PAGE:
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Albert Jordan's curator insight, April 1, 2014 3:06 PM

In an area fraught with political instability, non state actors, and rebel groups all too willing to fight for power and the wealth that comes from it - it will be interesting to see how the conflicts shift over time as this dam gets closer to completion. Will Egypt attempt to sabotage it or will they take a more diplomatic approach and try to work with the Ethiopian government diplomatically again?  Perhaps Egypt will whisper in to the ear of Sudan or the various "rebel" groups in the region, considering diplomatic means have apparently failed so far. With Sudan's use of the Blue River also going to be affected by Ethiopia's damming, it will be interesting to see if a cooperation between Egypt and Sudan occurs. Perhaps Ethiopia would like to see a deeper conflict between Sudan and South Sudan, keeping their affected neighbor off balance.

Tracy Galvin's curator insight, April 16, 2014 6:47 PM

It is extremely difficult to divide a river. The Ethiopians will benefit immensely from this project but the Egyptians could lose everything if the Nile dries up. This is going to be a difficult problem to solve.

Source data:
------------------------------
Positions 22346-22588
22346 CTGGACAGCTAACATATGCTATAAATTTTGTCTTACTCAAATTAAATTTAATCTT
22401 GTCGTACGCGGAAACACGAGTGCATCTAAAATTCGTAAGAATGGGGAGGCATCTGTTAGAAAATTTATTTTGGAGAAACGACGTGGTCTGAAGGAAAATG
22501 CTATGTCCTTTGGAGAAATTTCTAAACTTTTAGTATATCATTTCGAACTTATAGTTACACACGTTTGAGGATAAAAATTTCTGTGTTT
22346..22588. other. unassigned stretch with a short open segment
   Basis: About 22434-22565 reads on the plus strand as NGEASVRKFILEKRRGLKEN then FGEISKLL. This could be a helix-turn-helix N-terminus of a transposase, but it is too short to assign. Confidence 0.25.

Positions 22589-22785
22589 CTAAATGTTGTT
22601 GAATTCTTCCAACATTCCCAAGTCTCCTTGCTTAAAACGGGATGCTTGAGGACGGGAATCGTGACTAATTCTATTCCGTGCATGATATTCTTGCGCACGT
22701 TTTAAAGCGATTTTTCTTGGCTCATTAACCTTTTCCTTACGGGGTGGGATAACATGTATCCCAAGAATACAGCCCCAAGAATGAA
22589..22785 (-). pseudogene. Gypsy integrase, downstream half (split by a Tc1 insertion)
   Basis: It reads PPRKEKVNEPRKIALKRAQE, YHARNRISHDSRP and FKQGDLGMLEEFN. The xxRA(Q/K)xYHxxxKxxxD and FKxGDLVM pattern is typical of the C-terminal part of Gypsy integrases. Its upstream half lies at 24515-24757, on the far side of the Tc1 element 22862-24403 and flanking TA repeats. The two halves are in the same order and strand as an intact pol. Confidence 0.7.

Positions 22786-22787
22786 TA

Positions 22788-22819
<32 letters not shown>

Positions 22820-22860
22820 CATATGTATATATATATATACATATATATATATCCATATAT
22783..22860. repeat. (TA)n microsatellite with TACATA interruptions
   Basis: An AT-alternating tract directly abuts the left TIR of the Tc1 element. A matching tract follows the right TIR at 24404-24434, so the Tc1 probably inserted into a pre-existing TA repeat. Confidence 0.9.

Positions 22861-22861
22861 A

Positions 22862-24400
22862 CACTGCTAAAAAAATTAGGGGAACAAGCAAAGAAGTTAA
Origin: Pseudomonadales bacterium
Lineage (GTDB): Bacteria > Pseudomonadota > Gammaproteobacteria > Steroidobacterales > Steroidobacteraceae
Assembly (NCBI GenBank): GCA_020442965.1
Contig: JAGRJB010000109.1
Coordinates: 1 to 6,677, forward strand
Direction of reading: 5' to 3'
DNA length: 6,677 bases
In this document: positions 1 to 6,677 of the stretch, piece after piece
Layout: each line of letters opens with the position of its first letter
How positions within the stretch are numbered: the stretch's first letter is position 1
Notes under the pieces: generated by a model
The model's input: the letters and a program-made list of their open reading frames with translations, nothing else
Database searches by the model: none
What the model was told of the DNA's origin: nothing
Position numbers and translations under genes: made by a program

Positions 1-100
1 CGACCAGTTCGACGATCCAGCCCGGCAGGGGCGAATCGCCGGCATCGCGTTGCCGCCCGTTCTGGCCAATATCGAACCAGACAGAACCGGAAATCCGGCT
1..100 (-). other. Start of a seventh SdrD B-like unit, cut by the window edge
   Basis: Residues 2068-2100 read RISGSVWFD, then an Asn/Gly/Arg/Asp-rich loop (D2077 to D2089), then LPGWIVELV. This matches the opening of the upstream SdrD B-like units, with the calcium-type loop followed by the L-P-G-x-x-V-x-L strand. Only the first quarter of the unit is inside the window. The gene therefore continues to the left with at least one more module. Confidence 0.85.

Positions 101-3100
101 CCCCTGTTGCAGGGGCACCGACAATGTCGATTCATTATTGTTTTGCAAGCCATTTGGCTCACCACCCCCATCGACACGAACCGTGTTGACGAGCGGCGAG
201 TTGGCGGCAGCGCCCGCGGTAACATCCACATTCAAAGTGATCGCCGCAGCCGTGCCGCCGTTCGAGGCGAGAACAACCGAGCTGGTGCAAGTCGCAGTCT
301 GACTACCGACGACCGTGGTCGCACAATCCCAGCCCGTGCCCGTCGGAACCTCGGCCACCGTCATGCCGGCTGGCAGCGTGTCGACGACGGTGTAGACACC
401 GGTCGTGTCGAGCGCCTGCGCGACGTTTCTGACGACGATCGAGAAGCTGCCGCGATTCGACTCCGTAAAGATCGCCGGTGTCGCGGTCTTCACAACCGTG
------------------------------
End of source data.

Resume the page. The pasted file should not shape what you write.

Jess Deady's curator insight, May 4, 2014 3:45 PM

There is no way the whole Nile river is going to be dried up because of this damn. Ethiopia won't let that happen. To say that the river is going to have the same amount of water in it, thats not going to happen. Obviously the Gerd is going to have a huge impact on the water supply of the Nile but it definitely isn't going to dry up the whole thing!

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Eco-Friendly Architectural Projects Raising Awareness of Earth's Biomes - Industry Tap

The largest natural biome in the world is the maroon colored Taiga, a Russian word for forest, covering large parts of Canada, Europe and Asia with coniferous forests.
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The Global Population in 2100

The Global Population in 2100 | Year 11 Geography | Scoop.it
Solving many of the world’s biggest environmental challenges may have just gotten more difficult.

The Department of Economic and Social Affairs of the UN recently released population data indicating the midline estimate - more than 10.8 billion by 2100 - is 800 million higher than the 2010 prediction.

Today’s rural-to-urban migration will continue in full force, with upwards of 84% of the planet living in cities at the close of the century (compared to 52 % today).